Online access to legal information and the challenge to the legal concept of authority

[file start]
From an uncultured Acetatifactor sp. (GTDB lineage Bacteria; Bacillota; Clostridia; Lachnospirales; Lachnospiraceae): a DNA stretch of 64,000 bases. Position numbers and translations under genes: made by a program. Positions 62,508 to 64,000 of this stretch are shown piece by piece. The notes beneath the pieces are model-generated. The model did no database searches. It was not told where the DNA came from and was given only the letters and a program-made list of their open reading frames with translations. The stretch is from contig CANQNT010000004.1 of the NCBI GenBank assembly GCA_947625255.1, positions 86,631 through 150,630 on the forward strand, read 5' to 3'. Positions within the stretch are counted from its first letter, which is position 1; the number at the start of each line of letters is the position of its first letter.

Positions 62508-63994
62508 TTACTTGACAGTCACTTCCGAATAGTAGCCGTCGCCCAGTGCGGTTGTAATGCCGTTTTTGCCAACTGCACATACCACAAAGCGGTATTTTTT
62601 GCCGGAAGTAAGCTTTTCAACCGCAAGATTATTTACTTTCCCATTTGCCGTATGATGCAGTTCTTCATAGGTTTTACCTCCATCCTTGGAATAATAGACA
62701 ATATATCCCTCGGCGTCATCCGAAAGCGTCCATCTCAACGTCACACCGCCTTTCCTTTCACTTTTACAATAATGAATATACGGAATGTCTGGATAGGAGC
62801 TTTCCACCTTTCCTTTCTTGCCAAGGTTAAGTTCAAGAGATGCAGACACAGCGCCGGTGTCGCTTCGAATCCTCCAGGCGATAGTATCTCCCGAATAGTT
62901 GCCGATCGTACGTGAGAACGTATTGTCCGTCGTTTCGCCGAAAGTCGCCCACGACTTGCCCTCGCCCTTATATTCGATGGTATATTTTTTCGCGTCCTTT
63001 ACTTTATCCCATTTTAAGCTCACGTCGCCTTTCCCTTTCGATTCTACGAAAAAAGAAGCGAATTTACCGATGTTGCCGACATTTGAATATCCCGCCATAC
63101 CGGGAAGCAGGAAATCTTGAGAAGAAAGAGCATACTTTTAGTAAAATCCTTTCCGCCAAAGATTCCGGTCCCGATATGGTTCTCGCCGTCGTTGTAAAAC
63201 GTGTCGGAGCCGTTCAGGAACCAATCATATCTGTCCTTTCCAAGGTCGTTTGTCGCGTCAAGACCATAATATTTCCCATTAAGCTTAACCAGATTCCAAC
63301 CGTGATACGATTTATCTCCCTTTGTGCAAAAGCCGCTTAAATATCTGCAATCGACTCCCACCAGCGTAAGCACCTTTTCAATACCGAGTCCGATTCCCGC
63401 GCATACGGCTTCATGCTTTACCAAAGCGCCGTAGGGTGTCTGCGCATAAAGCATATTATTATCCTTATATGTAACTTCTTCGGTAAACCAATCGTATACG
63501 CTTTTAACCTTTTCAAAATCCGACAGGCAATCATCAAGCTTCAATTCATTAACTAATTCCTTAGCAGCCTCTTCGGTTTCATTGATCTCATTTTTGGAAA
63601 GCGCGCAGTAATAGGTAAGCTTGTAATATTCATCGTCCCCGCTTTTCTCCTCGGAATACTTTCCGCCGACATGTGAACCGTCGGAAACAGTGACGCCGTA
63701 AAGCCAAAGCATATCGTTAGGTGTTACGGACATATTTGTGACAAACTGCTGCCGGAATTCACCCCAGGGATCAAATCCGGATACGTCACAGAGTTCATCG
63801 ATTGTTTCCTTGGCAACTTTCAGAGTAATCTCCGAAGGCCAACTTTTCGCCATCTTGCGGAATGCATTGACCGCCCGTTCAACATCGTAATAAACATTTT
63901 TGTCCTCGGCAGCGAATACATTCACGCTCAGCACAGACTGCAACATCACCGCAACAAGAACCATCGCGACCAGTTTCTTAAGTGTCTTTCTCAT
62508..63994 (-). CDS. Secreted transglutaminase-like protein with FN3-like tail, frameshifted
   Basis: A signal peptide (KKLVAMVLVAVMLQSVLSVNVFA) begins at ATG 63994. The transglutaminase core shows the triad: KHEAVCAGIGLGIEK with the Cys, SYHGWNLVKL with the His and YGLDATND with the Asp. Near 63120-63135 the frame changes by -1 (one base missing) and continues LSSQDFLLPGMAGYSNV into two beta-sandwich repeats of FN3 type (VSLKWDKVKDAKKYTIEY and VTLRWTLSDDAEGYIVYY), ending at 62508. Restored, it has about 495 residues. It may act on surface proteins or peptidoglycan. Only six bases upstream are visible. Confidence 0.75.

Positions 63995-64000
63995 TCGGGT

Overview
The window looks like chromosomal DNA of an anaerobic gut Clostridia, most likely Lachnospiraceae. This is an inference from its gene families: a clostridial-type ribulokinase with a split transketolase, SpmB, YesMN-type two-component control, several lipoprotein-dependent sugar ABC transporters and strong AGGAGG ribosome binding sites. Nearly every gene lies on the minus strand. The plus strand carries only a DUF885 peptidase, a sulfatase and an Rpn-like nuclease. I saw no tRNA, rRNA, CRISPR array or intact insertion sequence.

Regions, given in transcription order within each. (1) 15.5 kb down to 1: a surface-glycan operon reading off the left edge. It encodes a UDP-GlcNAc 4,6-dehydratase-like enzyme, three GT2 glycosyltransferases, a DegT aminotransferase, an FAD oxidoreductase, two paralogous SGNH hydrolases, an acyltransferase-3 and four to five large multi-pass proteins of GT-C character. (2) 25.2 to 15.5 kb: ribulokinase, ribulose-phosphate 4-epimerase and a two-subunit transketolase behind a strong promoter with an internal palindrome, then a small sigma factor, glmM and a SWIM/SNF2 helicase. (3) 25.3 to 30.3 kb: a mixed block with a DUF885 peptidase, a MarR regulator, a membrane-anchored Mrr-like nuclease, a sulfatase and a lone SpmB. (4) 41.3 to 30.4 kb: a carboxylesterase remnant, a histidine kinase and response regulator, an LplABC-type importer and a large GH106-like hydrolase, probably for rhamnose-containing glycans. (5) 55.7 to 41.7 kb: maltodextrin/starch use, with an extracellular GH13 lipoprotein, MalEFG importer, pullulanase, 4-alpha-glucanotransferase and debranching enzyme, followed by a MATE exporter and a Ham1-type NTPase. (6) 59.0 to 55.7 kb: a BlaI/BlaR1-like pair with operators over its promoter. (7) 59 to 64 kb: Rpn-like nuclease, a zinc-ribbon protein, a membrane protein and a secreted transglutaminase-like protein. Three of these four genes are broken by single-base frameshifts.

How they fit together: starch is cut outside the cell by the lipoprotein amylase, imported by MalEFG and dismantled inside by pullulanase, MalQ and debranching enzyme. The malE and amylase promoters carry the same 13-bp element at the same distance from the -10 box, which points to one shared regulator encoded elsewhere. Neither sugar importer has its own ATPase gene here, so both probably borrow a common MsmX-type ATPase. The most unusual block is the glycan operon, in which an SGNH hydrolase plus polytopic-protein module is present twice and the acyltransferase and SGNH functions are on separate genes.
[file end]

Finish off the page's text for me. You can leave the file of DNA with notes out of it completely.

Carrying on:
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Law is an authoritative practice. Hard copy texts have been until relatively recently the key repository of rules and commentary relied upon in the practice of law. Every law student quickly learns that any statement of law must be supported by reference to corresponding authority: that is the relevant judicial decision or section of an act. The reference will be by a unique citation identifying the specific materials. Without reference to primary authority, a statement of law has limited weight or credibility. It is because of the profession’s traditional reliance on textual authority the law library has been described as the lawyer’s equivalent of a scientist’s laboratory. The traditional hard copy law library comprised not only statements of law and commentary but materials which enable the holdings to be navigated, such as indexes, citators and encyclopaedias. These reference materials helped guide a researcher to the most relevant and significant sources. The hard copy medium of the content also required a particular physical arrangement in a library. The distinctive binding of the respective reports and reference materials, the classification and chronology of materials as well as the placement on shelves reflect and maintain the hierarchy. A legal researcher was trained to be familiar with the topography of a law library. But what happens when law resources become available online and the topography of the library and the visible and tangible hierarchy of texts becomes hidden? In the nineties there were scholarly predictions that online access to legal materials would impact on the stability of law. This thesis looked back over twenty years to see if these predictions had been borne out. On discovering there had not been a dramatic change the thesis uses the opportunity to examine law from the discipline of information science to clarify how knowledge is shared amongst the legal profession.
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